Sinusitis is inflammation of the sinus cavities. It is usually associated with infection. The sinus cavities are air-filled spaces in the skull.
Sinusitis is called acute if it lasts for less than 4 weeks, subacute if it lasts 4-12 weeks, and chronic if symptoms last for more than 3 months. You may have recurrent sinusitis if you have repeated bouts of acute sinusitis.
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Infectious sinusitis is caused by bacterial, viral, or rarely fungal infection of fluid in the sinus cavities.
Factors that may increase your chance of sinusitis include:
Sinusitis may cause:
Your doctor will ask about your symptoms and medical history. A physical exam will be done. Sinusitis is diagnosed based on its symptoms and tenderness of the sinuses when pressed.
Tests may include:
You have may acute sinusitis when the following occurs:
Surgery is a last resort for people with very troublesome, serious chronic sinusitis. It includes:
To help reduce your chance of sinusitis:
American Academy of Otolaryngology—Head and Neck Surgery
National Institute of Allergy and Infectious Diseases
Allergy Asthma Information Association
Calgary Allergy Network
Acute sinusitis in adults. EBSCO DynaMed website. Available at: http://www.ebscohost.com/dynamed. Updated August 4, 2014. Accessed September 29, 2014.
Acute sinusitis in children and adolescents. EBSCO DynaMed website. Available at: http://www.ebscohost.com/dynamed. Updated February 7, 2014. Accessed September 29, 2014.
Allergic rhinitis, sinusitis, and rhinosinusitis. American Academy of Otolaryngology—Head and Neck Surgery website. Available at: http://www.entnet.org/content/allergic-rhinitis-sinusitis-and-rhinosinusitis. Accessed September 29, 2014.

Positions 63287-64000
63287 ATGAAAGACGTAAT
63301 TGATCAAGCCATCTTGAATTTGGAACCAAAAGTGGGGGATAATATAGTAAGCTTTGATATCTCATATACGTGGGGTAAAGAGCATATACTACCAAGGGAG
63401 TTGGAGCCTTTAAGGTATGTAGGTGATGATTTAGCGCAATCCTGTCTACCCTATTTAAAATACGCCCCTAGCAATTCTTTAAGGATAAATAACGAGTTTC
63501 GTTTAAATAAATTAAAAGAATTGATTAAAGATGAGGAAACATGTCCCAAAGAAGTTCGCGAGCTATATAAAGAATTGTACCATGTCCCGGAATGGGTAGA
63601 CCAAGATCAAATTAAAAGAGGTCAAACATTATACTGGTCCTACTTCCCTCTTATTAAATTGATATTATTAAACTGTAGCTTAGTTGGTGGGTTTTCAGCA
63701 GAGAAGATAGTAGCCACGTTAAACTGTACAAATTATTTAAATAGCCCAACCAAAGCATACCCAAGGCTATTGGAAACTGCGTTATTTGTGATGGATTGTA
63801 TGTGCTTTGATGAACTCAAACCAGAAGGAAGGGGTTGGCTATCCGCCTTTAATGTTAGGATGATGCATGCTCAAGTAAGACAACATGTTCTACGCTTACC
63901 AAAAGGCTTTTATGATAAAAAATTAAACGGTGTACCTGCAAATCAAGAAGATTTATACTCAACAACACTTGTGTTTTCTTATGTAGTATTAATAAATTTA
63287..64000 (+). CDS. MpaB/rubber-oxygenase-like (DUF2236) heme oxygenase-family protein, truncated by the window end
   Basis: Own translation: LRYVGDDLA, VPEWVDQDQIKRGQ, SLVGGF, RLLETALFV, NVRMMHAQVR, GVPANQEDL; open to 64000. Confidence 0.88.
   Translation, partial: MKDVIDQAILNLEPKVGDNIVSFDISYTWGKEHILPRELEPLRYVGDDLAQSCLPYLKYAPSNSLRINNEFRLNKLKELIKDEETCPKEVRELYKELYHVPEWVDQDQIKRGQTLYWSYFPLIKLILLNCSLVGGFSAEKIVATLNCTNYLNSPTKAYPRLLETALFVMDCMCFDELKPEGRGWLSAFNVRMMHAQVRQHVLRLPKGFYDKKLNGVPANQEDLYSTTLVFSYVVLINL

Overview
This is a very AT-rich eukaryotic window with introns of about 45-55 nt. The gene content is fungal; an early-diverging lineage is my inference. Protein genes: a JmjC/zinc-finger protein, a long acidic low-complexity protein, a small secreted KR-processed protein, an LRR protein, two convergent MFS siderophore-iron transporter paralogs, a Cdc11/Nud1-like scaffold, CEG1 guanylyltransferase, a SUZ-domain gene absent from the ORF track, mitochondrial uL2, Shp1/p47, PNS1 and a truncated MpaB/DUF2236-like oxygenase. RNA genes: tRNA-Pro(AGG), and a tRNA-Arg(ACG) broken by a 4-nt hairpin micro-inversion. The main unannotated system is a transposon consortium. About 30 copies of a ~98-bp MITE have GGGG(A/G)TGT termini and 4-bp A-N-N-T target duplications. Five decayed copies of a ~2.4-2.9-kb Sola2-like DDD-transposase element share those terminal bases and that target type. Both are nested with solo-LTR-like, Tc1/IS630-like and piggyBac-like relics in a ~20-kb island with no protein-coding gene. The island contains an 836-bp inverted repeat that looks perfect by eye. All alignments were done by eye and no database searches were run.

Aring AM, Chan MM. Acute rhinosinusitis in adults. Am Fam Physician. 2011;83(9):1057-1063.
Chronic rhinosinusitis. EBSCO DynaMed website. Available at: http://www.ebscohost.com/dynamed. Updated April 14, 2014. Accessed September 29, 2014.
Mandell GL, Douglas RG, et al. Principles and Practice of Infectious Diseases. 5th ed. Philadelphia, PA: Churchill Livingstone, Inc; 2000.
Okuyemi KS, Tsue TT. Radiologic imaging in the management of sinusitis. Am Fam Physician. 2002;66:1882-1886.
Rakel RE, Bope ET. Conn's Current Therapy 2001. 53rd ed. Philadelphia, PA: WB Saunders Company; 2001.
Sinusitis. National Institute of Allergy and Infectious Disease, National Institutes of Health (NIH) website. Available at: http://www.niaid.nih.gov/topics/sinusitis/Pages/index.aspx. Accessed September 29, 2014.
Stewart AE, Vaughan WC. Balloon sinuplasty versus surgical management of chronic rhinosinusitis. Curr Allergy Asthma Rep. 2010;10(3):181-187.
1/10/2008 DynaMed's Systematic Literature Surveillance http://www.ebscohost.com/dynamed: Williamson IG, Rumsby K, Benge S, et al. Antibiotics and topical nasal steroid for treatment of acute maxillary sinusitis: a randomized controlled trial. JAMA. 2007;298:2487-2496.
12/11/2009 DynaMed's Systematic Literature Surveillance http://www.ebscohost.com/dynamed: Zalmanovici A, Yaphe J. Intranasal steroids for acute sinusitis. Cochrane Database Syst Rev. 2009;(4):CD005149.
Last reviewed September 2014 by Michael Woods, MD
Please be aware that this information is provided to supplement the care provided by your physician. It is neither intended nor implied to be a substitute for professional medical advice. CALL YOUR HEALTHCARE PROVIDER IMMEDIATELY IF YOU THINK YOU MAY HAVE A MEDICAL EMERGENCY. Always seek the advice of your physician or other qualified health provider prior to starting any new treatment or with any questions you may have regarding a medical condition.
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